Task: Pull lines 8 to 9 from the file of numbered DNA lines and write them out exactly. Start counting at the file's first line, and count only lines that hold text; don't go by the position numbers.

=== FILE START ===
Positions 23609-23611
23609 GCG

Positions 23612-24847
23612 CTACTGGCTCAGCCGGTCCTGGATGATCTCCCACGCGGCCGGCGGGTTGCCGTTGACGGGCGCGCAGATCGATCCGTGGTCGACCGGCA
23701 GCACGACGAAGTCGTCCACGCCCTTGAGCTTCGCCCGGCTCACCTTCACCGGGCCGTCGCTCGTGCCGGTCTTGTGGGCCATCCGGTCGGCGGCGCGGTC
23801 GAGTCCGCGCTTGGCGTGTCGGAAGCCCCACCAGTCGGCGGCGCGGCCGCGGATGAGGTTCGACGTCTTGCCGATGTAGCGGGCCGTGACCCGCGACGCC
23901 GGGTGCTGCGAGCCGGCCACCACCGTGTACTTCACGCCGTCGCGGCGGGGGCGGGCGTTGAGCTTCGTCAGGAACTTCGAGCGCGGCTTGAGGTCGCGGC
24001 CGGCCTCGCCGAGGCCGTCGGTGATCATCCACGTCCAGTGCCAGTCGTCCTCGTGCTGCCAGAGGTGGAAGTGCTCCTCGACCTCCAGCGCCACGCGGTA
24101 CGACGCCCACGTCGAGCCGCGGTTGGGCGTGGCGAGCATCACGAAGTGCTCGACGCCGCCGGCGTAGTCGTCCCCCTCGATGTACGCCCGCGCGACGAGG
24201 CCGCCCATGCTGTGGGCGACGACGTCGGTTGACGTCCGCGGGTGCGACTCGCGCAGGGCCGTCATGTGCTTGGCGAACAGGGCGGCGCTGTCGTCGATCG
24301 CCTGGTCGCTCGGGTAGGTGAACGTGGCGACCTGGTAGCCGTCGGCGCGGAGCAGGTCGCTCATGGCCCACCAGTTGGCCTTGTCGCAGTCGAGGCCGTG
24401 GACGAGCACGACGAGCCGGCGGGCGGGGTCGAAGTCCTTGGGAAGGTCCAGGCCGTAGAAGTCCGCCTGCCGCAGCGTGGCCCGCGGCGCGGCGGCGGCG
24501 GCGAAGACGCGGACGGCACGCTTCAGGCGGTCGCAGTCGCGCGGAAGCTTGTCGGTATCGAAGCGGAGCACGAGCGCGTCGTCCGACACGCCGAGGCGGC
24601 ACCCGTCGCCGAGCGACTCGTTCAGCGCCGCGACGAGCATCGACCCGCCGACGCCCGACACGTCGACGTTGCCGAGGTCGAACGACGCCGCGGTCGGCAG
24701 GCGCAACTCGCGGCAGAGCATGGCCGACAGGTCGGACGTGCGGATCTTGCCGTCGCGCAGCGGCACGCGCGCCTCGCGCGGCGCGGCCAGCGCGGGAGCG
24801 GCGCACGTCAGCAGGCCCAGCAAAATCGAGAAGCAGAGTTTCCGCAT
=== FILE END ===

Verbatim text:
24001 CGGCCTCGCCGAGGCCGTCGGTGATCATCCACGTCCAGTGCCAGTCGTCCTCGTGCTGCCAGAGGTGGAAGTGCTCCTCGACCTCCAGCGCCACGCGGTA
24101 CGACGCCCACGTCGAGCCGCGGTTGGGCGTGGCGAGCATCACGAAGTGCTCGACGCCGCCGGCGTAGTCGTCCCCCTCGATGTACGCCCGCGCGACGAGG